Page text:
From Eli Wright’s layup at 10:42, State was outscored 22-8. Defensively for State there were several inexcusable drives into a wide open lane that cannot happen on a defensively minded team, whether or not Ado is on the floor. All told, 10 posessions ended with layups or freethrows, an Ole Miss scored 15 of their 22 points on these golden opportunities. But the offense is where the collapse really happened. Against the 1-3-1, possessions are supposed to tend toward layups or turnovers. There were 3 turnovers during this period, so that’s covered, but only 2 layup opportunities. Meanwhile they went 1/5 on midrange jumpers, and 0/11 on 3 point attempts. A few of these were very close to dropping and probably would have been the difference in the ballgame, but most were simply bad shots. The 3 point shots were consistently covered or hurried, and the mid range jumpers were give up shots taken in lieu of creating an actual scoring opportunity in almost all cases. Maybe 4 of these 16 shots were legitimate plus scoring opportunities, though I can’t know without rewatching the tape. Someone else will have to do that, because I’ve relived this game enough.

Mississippi State’e collapse was driven by too many jump shots, and not enough layups.

There’s a risk of arbitrary end points in excoriating the Bulldogs for the last 10 minutes of basketball, and those 13 point and 11 point leads did happen. But a look at this game in concert with last reveals a troubling pattern: State shot 35% from the field, 22% from deep (missing all 13 after the half) and 53% from the charity stripe. Just as with Arkansas it’s impressive that the team can compete with those kind of numbers, but 2 full games of abysmal shooting from all areas can’t be ignored. No matter how good your defense, rebounding and ball movement is you can’t overcome that kind of handicap consistently. It’s nearly impossible to be a competent offensive team without spacing from decent 3 point shooters. If defenses don’t pay for open 3’s they will continue to clog the lane as Q drives, and double tea when we get an entry pass or drive. But if this doesn’t improve soon entry passes will be impossible as teams go zone.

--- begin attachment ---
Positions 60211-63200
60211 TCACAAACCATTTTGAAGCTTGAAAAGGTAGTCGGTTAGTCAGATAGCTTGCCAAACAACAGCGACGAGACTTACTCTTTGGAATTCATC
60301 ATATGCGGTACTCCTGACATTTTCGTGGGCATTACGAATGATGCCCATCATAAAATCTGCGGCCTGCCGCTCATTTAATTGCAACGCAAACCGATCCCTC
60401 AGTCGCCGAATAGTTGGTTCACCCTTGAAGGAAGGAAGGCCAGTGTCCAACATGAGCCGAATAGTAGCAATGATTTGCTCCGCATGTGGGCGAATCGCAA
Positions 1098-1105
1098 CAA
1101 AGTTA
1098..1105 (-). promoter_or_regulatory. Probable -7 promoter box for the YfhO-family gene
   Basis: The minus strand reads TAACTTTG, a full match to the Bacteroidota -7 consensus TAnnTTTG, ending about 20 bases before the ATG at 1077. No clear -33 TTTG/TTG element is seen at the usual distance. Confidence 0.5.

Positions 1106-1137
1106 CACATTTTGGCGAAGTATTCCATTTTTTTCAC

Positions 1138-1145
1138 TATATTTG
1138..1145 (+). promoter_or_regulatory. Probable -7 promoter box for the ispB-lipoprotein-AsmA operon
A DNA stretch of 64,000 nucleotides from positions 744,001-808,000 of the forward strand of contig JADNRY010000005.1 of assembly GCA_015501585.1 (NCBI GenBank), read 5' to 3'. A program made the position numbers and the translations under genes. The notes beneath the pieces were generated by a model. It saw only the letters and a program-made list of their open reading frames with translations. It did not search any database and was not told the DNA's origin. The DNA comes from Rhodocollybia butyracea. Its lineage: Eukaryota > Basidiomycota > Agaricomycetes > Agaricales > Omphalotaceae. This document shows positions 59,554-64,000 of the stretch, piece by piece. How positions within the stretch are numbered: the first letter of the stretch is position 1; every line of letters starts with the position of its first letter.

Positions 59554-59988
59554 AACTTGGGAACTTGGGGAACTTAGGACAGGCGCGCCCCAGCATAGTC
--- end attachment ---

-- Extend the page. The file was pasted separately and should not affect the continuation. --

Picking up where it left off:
The “MSU rises and falls with the Weatherspoons” argument got a boost tonight, with the brothers going 6/22 from the field, 0/5 from deep, 50% on 8 freethrows, with 6 turnovers to top it off. Take that for what you will, but I’m skeptical of relying on two players for the fortune of the program. Someone needs to step up when those two have a bad night, and tonight there was a massive void. If State needs elite games from two specific players to win it will be a frustrating season.


Tyson Carter saw only 15 minutes of action, giving up time to Stapleton and Peters.

Speaking of Stapleton and Peters, they seemed to play better tonight but It didn’t show up in the box score beyond Stapleton’s 9 rebounds. Both played crucial minutes down the stretch, so Howland may have felt they looked better as well. But their shooting (which was as bad as the Weatherspoons) may have been what cost the game.

Ado spent little time at the foul line tonight, but he didn’t get the ball much either. The foul trouble definitely hurt his defense, but on offense he was rarely used except when he got a put-back off a board, which can’t be explained away.

Holman, Ado, and Datcher combined to hit 5 of just 9 two point shots tonight, and several of those came off rebounds. That indicates a severe failure to get entry passes compared to the Arkansas game, and probably explains most of the offensive dysfunction.